What is the link between public participation and “Salami Slicing”?

What is the link between public participation and “Salami Slicing”?

THE Territory Government is poised to lift its fracking moratorium next year following the release of the NT fracking inquiry’s draft final report.

The report contains 120 recommendations that panel chairwoman Rachel Pepper said would mitigate the risks associated with fracking to “acceptable levels”.  Tim Forcey has published his feedback to aspects of the NT Draft Final Report that questions the methods used to obtain an “acceptable risk” result. Although he notes that time did not permit him to extend his comments further, his response is important and it has been added to his Testimony.

Tim Forcey makes several good points that go a long way to demonstrating the primacy the industry is given by the government and the bias lacing decisions it makes (‘salami slicing) over the will and desires of the people, particularly when it comes to the protection of water, land and air (see the moving testimony of Daniel Tapp from NT).

As detailed in the summary presentation for Session 4 on this webage, one only needs to understand the number of government enquiries into this industry to witness the ultimate example of
the public opinion being prevented from participating in decision making.

Tim Forcey’s feedback to the Final Draft Report include the following important points that indicate failures and bias in decision making that give primacy to the industry:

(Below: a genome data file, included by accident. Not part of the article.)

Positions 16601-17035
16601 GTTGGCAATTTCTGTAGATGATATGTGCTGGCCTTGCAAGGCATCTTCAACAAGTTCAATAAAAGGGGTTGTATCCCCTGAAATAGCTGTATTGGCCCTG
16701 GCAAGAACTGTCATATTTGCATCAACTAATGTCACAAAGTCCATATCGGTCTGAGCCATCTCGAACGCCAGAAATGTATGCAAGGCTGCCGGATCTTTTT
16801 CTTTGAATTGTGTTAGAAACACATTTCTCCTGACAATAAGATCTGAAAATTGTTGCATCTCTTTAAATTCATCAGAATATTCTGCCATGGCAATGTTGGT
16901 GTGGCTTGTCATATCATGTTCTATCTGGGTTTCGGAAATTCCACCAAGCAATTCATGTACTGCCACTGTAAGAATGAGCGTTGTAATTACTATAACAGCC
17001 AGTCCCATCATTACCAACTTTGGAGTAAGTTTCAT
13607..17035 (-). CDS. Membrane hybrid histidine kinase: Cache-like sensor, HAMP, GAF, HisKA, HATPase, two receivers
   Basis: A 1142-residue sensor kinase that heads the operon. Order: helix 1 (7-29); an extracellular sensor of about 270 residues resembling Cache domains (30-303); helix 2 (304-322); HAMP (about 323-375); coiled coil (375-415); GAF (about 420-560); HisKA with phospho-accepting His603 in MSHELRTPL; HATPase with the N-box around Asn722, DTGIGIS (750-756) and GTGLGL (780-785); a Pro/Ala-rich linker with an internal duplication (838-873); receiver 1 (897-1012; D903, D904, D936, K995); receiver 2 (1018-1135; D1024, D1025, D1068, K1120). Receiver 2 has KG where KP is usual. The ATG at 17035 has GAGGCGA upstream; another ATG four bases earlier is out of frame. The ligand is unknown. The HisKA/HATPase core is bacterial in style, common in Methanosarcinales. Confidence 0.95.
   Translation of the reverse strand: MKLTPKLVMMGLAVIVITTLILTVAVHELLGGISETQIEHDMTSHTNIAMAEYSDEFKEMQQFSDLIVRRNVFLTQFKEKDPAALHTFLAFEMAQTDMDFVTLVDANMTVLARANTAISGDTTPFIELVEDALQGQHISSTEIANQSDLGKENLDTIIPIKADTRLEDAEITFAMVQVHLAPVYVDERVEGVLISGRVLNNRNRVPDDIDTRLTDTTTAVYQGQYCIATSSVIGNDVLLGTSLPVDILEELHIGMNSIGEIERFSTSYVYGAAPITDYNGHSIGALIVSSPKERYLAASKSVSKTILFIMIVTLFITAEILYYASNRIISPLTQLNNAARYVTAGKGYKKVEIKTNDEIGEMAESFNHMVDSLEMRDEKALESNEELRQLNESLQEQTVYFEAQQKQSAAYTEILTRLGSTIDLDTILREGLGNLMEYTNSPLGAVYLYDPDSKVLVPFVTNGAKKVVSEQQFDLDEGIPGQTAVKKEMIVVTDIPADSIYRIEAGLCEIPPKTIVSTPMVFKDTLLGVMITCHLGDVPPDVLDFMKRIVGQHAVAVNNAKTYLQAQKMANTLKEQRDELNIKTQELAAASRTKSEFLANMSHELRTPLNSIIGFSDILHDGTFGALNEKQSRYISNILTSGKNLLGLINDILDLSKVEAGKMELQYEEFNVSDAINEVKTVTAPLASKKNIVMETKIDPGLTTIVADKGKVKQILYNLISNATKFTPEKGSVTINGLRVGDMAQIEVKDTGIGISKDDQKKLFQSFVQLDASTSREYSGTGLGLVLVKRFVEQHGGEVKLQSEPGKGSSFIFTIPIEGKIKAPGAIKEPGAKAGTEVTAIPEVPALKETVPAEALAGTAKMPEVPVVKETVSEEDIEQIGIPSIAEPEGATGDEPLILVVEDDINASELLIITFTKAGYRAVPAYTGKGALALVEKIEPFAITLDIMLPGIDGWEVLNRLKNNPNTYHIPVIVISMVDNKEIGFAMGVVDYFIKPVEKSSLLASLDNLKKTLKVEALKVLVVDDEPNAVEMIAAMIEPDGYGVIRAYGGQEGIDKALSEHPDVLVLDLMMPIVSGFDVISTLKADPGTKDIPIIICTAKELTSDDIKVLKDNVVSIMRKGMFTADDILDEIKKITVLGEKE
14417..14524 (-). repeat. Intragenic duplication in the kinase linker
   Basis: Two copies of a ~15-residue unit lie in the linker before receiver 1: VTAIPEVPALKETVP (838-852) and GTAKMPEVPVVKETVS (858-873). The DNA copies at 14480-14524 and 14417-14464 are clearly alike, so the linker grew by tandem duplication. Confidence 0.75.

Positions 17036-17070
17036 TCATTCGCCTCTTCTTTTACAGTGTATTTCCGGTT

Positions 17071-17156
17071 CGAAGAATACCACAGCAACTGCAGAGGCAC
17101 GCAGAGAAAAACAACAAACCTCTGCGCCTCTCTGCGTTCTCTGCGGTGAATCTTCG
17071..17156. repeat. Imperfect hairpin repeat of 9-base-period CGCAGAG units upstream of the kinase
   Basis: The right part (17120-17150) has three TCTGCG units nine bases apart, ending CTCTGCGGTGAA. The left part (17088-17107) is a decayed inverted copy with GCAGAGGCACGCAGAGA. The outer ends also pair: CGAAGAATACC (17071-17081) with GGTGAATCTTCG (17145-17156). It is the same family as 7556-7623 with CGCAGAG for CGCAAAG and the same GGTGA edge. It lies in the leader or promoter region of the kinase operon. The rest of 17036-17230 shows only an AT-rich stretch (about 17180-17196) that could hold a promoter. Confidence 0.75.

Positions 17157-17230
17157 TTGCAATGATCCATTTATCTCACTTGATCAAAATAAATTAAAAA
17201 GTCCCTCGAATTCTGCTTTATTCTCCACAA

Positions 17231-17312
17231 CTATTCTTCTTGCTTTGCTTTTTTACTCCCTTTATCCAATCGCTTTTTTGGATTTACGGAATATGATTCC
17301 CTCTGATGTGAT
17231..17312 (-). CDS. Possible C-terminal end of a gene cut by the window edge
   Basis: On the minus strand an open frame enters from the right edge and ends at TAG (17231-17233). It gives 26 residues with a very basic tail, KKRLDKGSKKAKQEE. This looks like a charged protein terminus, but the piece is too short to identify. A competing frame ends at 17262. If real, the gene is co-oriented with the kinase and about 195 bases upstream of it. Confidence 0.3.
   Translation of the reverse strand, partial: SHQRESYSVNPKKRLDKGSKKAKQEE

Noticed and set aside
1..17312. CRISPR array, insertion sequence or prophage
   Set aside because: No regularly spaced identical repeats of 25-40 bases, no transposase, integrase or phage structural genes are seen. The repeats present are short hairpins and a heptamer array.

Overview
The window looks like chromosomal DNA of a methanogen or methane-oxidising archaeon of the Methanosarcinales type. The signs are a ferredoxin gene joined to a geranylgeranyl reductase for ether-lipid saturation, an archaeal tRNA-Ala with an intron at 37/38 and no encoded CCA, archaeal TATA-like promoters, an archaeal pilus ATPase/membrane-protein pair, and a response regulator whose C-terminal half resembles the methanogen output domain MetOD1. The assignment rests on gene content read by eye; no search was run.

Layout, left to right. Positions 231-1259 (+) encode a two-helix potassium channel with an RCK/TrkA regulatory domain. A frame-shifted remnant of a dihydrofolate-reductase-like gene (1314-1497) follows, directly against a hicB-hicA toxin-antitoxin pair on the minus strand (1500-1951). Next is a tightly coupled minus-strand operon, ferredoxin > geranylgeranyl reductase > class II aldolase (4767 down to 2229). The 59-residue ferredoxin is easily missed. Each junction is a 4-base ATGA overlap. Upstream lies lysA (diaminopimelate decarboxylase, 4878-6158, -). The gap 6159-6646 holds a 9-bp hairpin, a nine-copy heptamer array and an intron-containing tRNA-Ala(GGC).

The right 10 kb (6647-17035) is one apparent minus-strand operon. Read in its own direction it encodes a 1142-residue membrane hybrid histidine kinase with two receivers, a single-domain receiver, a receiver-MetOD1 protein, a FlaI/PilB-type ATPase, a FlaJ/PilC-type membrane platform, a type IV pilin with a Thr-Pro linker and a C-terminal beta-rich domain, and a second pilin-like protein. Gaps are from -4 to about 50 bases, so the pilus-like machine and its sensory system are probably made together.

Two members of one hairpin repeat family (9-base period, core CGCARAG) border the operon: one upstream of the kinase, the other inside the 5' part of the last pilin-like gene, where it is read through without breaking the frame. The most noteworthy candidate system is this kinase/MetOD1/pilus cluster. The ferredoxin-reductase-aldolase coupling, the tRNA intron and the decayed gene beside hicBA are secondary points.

1. The inquiry report understates the consequences and risks associated with greenhouse gas emissions – in particular, human deaths
  2. Oil production is the key driver for development of NT Basins, but the risks associated with producing oil have not been assessed by the inquiry
  3. Fracking has not made the US a net energy exporter
  4. Shale gas is not an ‘important source of energy in the Australian Energy Market’
  5. Oil and gas producers will not find it economic to drive methane emissions toward zero
  6. Sophisticated top-down methane emission-flux quantification methods are available now and should be deployed in Australia
  7. Mis-accounting of Australian Methane emissions from unconventional oil and gas production still needs to be fixed.

See the Rural Weekly article for more criticism of the way the NT Fracking Enquiry salami sliced the evidence provided.

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